In the sonnet, the poet compares his beloved to the summer season, and argues that his beloved is better. The poet also states that his beloved will live on forever through the words of the poem. Scholars have found parallels within the poem to Ovid's Tristia and Amores, both of which have love themes. Sonnet 18 is written in the typical Shakespearean sonnet form, having 14 lines of iambic pentameter ending in a rhymed couplet. Detailed exegeses have revealed several double meanings within the poem, giving it a greater depth of interpretation.
The poem starts with a line of adoration to the beloved—"Shall I compare thee to a summer's day?" The speaker then goes on to say that the beloved being described is both "more lovely and more temperate" than a summer's day. The speaker lists some things that are negative about summer. It is too short—"summer's lease hath all too short a date"—and sometimes the sun shines too hot—"Sometime too hot the eye of heaven shines." However, the beloved being described has beauty that will last forever, unlike the fleeting beauty of a summer's day. By putting his love's beauty into the form of poetry, the poet is preserving it forever by the power of his written words. The hope is that the two lovers can live on, if not through children, then through the poems brought forth by their love which, unlike children, will not fade.
Scholars have outlined this poem's similarities to a portion of Ovid's Tristia. Near the end of this book of poems, Ovid writes (translated from the original Latin): "What a monument I have raised to thee in my books, O my wife, dearer to me than myself, thou seest. Though fate may take much from their author, thou at least shall be made illustrious by my powers. As long as I am read, thy fame shall be read along with me." Ovid's Amores follows a similar vein: "So likewise we will through the world be rung / And with my name shall thine always be sung." Shakespeare is known to have used Ovid in many of his other works as well. In sonnet 18 he seems to have borrowed the general idea of immortality of the writer and his lover through poetry.
"Complexion" in line six, can have two meanings: 1) The outward appearance of the face as compared with the sun ("the eye of heaven") in the previous line, or 2) the older sense of the word in relation to the five humours. In the time of Shakespeare, "complexion" carried both outward and inward meanings, as did the word "temperate" (externally, a weather condition; internally, a balance of humours). The second meaning of "complexion" would communicate that the beloved's inner, cheerful, and temperate disposition is sometimes blotted out like the sun on a cloudy day. The first meaning is more obvious, meaning of a negative change in his outward appearance.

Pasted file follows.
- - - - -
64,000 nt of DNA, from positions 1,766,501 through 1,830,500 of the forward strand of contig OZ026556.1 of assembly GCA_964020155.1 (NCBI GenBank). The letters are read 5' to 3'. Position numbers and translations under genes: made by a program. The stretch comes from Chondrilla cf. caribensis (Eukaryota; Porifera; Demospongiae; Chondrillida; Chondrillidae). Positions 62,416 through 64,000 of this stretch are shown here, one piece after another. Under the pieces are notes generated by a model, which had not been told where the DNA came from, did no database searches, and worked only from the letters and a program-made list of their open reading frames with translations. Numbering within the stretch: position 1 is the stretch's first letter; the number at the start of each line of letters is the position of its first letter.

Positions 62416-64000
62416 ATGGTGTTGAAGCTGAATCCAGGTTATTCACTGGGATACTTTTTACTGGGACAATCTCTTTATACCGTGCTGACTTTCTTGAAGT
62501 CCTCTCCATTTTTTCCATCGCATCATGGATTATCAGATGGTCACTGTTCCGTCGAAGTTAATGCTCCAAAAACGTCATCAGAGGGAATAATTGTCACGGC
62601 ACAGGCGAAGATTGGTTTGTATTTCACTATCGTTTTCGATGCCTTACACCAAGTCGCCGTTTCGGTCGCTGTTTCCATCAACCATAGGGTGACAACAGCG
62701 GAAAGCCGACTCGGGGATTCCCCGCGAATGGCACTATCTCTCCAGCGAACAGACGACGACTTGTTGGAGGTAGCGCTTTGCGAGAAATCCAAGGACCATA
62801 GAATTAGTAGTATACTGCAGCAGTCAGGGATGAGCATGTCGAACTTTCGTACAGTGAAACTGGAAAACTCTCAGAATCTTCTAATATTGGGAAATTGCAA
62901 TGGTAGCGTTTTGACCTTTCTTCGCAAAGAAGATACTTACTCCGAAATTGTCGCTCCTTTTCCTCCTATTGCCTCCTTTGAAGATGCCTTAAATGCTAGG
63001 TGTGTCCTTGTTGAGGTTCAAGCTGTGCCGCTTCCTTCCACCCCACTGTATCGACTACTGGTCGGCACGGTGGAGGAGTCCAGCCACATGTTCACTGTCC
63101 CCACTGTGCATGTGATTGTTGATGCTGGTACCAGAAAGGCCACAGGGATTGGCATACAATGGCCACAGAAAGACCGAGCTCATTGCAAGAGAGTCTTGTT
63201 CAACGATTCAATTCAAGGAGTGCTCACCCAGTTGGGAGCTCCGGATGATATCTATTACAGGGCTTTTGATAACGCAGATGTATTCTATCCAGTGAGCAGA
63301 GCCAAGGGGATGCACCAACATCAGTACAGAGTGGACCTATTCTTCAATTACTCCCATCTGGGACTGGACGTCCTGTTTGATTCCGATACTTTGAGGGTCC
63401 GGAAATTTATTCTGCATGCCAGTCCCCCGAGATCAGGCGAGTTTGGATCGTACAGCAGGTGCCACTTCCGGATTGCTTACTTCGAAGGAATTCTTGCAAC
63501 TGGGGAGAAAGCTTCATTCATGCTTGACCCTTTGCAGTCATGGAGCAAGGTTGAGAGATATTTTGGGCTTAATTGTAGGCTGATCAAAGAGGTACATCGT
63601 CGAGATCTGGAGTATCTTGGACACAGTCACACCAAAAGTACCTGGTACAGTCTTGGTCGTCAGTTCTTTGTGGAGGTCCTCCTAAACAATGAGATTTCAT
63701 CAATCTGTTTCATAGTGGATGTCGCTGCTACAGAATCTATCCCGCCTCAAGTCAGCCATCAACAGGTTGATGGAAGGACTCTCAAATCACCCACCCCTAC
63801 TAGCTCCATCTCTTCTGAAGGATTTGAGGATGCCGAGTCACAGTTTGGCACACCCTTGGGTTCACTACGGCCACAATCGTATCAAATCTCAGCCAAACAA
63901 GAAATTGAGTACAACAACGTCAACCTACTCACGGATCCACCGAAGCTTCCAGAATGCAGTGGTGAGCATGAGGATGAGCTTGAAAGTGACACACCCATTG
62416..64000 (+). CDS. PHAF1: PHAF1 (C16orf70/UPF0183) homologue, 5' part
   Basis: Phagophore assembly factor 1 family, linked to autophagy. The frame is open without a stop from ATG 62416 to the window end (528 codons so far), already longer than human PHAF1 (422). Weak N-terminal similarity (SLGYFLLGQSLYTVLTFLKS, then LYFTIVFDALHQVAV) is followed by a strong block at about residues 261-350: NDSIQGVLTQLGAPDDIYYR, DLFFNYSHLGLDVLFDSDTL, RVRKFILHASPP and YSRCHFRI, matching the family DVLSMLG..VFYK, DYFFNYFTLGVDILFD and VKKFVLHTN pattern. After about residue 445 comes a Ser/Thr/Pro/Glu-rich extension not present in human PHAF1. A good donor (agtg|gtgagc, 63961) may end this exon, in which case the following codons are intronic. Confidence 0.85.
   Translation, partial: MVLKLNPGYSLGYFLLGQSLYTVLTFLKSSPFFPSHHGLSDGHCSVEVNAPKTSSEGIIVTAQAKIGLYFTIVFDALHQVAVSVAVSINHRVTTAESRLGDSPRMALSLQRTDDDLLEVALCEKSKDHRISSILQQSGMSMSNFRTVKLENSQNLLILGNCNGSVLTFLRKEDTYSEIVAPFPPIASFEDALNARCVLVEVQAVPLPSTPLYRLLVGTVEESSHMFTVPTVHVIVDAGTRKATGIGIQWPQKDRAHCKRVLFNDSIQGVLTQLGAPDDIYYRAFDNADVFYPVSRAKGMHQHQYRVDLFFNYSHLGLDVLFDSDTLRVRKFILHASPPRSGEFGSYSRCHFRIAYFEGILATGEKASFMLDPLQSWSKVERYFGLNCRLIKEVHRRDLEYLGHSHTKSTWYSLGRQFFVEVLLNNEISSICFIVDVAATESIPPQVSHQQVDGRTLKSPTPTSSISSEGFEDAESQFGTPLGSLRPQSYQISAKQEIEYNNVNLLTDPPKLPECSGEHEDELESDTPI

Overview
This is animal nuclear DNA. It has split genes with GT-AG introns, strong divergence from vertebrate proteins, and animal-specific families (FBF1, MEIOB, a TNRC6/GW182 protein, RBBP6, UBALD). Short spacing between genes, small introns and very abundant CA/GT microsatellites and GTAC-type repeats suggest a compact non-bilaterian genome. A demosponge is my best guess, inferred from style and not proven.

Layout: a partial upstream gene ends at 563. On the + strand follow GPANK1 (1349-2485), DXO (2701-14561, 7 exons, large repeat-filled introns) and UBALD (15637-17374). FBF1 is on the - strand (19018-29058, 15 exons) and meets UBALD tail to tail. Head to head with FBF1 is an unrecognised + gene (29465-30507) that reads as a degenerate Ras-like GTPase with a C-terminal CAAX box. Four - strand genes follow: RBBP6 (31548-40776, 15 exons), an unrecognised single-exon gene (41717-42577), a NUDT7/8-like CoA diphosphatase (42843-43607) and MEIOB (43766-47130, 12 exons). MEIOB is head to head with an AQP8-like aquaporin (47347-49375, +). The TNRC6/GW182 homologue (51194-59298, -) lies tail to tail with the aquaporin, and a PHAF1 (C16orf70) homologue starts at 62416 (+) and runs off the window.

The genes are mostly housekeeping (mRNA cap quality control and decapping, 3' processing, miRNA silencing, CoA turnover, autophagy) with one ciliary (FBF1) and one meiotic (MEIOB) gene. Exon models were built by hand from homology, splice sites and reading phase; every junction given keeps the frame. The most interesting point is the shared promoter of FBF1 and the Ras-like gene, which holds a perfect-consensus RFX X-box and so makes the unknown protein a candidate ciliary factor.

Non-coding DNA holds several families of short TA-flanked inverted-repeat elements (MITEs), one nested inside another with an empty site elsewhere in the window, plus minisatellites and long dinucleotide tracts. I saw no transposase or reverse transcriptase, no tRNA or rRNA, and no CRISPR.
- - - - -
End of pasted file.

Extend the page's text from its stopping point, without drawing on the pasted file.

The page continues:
The word, "untrimmed" in line eight, can be taken two ways: First, in the sense of loss of decoration and frills, and second, in the sense of untrimmed sails on a ship. In the first interpretation, the poem reads that beautiful things naturally lose their fanciness over time. In the second, it reads that nature is a ship with sails not adjusted to wind changes in order to correct course. This, in combination with the words "nature's changing course", creates an oxymoron: the unchanging change of nature, or the fact that the only thing that does not change is change. This line in the poem creates a shift from the mutability of the first eight lines, into the eternity of the last six. Both change and eternity are then acknowledged and challenged by the final line.
"Ow'st" in line ten can also carry two meanings equally common at the time: "ownest" and "owest". Many readers interpret it as "ownest", as do many Shakespearean glosses ("owe" in Shakespeare's day, was sometimes used as a synonym for "own"). However, "owest" delivers an interesting view on the text. It conveys the idea that beauty is something borrowed from nature—that it must be paid back as time progresses. In this interpretation, "fair" can be a pun on "fare", or the fare required by nature for life's journey. Other scholars have pointed out that this borrowing and lending theme within the poem is true of both nature and humanity. Summer, for example, is said to have a "lease" with "all too short a date." This monetary theme is common in many of Shakespeare's sonnets, as it was an everyday theme in his budding capitalistic society.